How do you think the new GigE standards will influence the machine vision industry?
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The automotive industry is a visible but surprisingly small percentage of the overall machine vision market. According to the Automated Imaging Association 2006 market study, automotive represented just 6.6 percent of the $1.2 billion revenue for application specific systems and 10 percent of the installations. When you consider that automotive drove machine vision development in the early days—the early-to-mid 1980s—it is surprising to see how poorly represented the automotive sector is.
There are a number of reasons for that, but many of the obstacles to implementation can be overcome with an understanding of the issues and concerns of applying this technology in automotive plants. Despite all the advances in operator interfaces and application software, most people in automotive still consider machine vision hard. It requires multi-disciplinary knowledge, and unlike robotics, is more abstract than physical. Automotive processes and equipment lack the standardization you see in semiconductor or electronics manufacturing. Each application must be custom engineered. As a result, many times less elegant, more costly alternatives to machine vision are preferred. Application of the technology, not the technology itself, often determines success or failure. And because of some poorly integrated systems, most automotive plants have a history of failed vision systems and are reluctant to risk failing again.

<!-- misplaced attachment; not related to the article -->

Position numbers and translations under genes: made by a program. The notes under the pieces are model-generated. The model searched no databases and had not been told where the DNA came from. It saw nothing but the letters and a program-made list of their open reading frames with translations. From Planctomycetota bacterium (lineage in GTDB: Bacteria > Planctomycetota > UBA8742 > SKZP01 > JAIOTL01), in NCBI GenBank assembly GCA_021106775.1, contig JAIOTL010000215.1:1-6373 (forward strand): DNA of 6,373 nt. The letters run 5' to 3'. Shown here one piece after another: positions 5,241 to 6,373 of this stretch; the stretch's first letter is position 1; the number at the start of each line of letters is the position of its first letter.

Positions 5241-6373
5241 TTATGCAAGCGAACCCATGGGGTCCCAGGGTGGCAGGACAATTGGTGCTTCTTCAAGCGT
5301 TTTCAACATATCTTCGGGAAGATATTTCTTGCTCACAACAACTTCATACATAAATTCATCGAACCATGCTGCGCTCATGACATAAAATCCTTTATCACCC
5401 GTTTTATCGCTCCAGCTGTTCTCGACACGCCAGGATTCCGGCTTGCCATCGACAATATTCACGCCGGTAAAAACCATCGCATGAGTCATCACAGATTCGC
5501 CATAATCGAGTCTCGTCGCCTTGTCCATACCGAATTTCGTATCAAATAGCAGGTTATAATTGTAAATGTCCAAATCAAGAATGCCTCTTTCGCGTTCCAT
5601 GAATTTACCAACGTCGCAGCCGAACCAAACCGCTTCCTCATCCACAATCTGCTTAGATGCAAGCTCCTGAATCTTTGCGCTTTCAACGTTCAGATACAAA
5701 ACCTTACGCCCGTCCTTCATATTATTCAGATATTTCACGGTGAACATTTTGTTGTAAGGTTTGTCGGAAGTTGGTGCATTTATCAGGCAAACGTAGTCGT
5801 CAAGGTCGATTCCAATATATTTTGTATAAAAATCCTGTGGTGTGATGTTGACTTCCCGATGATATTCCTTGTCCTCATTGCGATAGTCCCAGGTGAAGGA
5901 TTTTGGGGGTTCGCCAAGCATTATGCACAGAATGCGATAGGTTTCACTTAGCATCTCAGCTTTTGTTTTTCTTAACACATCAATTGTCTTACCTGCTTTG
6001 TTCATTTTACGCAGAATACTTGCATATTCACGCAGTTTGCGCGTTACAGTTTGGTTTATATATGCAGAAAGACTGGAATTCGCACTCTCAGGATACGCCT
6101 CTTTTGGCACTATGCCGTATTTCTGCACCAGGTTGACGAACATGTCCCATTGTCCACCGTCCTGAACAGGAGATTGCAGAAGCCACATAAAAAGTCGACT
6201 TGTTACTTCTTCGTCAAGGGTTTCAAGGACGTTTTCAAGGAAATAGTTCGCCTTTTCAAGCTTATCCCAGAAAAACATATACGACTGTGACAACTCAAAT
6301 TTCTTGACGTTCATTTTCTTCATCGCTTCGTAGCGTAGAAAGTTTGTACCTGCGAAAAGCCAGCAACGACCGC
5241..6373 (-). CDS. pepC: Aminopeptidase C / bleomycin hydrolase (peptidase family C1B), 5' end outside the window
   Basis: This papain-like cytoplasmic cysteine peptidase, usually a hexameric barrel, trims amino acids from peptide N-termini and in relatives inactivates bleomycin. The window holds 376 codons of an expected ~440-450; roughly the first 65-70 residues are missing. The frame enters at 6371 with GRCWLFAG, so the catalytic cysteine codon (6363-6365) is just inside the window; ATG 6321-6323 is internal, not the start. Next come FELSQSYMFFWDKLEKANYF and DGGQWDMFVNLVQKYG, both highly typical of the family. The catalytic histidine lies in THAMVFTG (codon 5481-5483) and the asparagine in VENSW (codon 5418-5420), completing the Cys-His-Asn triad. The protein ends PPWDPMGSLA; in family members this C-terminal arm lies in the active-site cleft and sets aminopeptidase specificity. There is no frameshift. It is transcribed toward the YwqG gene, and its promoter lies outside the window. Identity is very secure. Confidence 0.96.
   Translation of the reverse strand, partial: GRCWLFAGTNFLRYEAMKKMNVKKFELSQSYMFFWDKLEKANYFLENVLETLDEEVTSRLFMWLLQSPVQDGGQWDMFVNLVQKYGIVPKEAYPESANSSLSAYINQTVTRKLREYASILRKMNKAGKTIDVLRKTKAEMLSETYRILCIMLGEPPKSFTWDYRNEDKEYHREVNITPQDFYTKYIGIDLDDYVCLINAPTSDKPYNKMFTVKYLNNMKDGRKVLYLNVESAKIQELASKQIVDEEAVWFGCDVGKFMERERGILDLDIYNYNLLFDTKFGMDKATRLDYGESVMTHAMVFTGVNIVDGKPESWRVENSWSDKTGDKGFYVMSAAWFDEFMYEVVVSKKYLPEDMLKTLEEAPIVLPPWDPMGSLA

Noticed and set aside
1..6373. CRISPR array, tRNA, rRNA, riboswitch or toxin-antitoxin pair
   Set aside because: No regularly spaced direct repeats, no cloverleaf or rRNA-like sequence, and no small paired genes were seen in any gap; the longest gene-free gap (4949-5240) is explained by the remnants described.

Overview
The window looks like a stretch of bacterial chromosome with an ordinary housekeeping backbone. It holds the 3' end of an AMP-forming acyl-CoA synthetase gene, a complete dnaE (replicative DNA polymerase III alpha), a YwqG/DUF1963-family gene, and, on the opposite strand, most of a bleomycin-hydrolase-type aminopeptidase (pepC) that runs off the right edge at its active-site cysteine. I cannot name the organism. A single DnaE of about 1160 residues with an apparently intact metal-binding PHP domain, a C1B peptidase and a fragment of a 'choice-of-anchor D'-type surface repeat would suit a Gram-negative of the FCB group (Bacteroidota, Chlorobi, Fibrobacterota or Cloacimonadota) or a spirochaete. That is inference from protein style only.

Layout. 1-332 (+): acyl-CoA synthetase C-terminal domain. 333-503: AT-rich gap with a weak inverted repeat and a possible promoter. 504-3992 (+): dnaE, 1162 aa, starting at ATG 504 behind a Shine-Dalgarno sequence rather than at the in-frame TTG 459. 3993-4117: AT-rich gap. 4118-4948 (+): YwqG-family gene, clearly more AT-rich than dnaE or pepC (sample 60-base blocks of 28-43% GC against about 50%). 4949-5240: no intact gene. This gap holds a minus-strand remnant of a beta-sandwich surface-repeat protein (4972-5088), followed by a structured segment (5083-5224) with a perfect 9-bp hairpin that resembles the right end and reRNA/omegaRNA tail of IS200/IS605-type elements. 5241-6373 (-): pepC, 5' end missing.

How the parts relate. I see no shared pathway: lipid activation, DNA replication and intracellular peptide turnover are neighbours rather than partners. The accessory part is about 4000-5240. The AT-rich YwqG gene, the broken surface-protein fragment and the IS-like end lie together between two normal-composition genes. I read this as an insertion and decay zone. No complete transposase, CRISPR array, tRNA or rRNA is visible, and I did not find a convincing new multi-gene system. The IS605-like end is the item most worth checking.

The automotive industry actually has four different sectors when you consider equipment and process requirements: components, stamping and body, paint, and final assembly. The components sector consists of both internal and external suppliers. The internal suppliers provide engines and transmissions, while external suppliers provide seats, electronic modules, brakes, and all the other components that make up a vehicle. The stamping and body shop form and join sheet metal panels together to form subassemblies, and then combine the subassemblies into a full body. The bodies are then transported to the paint shop, where sealer is applied and the vehicle body is treated and painted. In final assembly, the drive train and all other components are assembled to the vehicle body. The unit is then inspected, tested, and shipped.
There are product and process attributes of any manufacturing process that determine the applicability and cost of implementing machine vision:
With these factors in mind, you can look at the four sectors of manufacturing seen in automotive, and understand the current rate of application of vision and issues with future installations.